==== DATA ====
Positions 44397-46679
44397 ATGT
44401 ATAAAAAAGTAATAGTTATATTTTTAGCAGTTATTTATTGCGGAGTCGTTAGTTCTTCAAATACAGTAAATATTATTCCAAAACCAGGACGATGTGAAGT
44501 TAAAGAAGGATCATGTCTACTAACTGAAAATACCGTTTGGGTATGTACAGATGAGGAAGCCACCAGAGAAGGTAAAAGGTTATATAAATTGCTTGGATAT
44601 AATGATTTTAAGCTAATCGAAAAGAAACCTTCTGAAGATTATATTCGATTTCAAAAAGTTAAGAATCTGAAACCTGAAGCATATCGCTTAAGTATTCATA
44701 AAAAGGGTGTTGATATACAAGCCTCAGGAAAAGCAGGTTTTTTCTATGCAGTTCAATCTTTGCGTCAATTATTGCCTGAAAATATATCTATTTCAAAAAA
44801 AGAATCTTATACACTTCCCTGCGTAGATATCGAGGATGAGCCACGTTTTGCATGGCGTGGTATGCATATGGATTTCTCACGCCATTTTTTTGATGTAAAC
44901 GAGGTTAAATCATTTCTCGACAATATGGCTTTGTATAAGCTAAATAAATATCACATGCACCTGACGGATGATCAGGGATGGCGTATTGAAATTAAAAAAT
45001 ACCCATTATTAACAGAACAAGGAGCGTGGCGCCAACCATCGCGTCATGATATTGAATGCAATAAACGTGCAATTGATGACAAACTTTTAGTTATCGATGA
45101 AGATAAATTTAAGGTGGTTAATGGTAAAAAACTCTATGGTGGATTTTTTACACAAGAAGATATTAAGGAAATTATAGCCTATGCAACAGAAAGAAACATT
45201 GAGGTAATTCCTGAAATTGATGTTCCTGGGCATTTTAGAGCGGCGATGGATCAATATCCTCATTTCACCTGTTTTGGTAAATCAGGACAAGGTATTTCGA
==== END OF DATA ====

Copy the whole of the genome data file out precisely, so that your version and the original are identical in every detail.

Positions 44397-46679
44397 ATGT
44401 ATAAAAAAGTAATAGTTATATTTTTAGCAGTTATTTATTGCGGAGTCGTTAGTTCTTCAAATACAGTAAATATTATTCCAAAACCAGGACGATGTGAAGT
44501 TAAAGAAGGATCATGTCTACTAACTGAAAATACCGTTTGGGTATGTACAGATGAGGAAGCCACCAGAGAAGGTAAAAGGTTATATAAATTGCTTGGATAT
44601 AATGATTTTAAGCTAATCGAAAAGAAACCTTCTGAAGATTATATTCGATTTCAAAAAGTTAAGAATCTGAAACCTGAAGCATATCGCTTAAGTATTCATA
44701 AAAAGGGTGTTGATATACAAGCCTCAGGAAAAGCAGGTTTTTTCTATGCAGTTCAATCTTTGCGTCAATTATTGCCTGAAAATATATCTATTTCAAAAAA
44801 AGAATCTTATACACTTCCCTGCGTAGATATCGAGGATGAGCCACGTTTTGCATGGCGTGGTATGCATATGGATTTCTCACGCCATTTTTTTGATGTAAAC
44901 GAGGTTAAATCATTTCTCGACAATATGGCTTTGTATAAGCTAAATAAATATCACATGCACCTGACGGATGATCAGGGATGGCGTATTGAAATTAAAAAAT
45001 ACCCATTATTAACAGAACAAGGAGCGTGGCGCCAACCATCGCGTCATGATATTGAATGCAATAAACGTGCAATTGATGACAAACTTTTAGTTATCGATGA
45101 AGATAAATTTAAGGTGGTTAATGGTAAAAAACTCTATGGTGGATTTTTTACACAAGAAGATATTAAGGAAATTATAGCCTATGCAACAGAAAGAAACATT
45201 GAGGTAATTCCTGAAATTGATGTTCCTGGGCATTTTAGAGCGGCGATGGATCAATATCCTCATTTCACCTGTTTTGGTAAATCAGGACAAGGTATTTCGA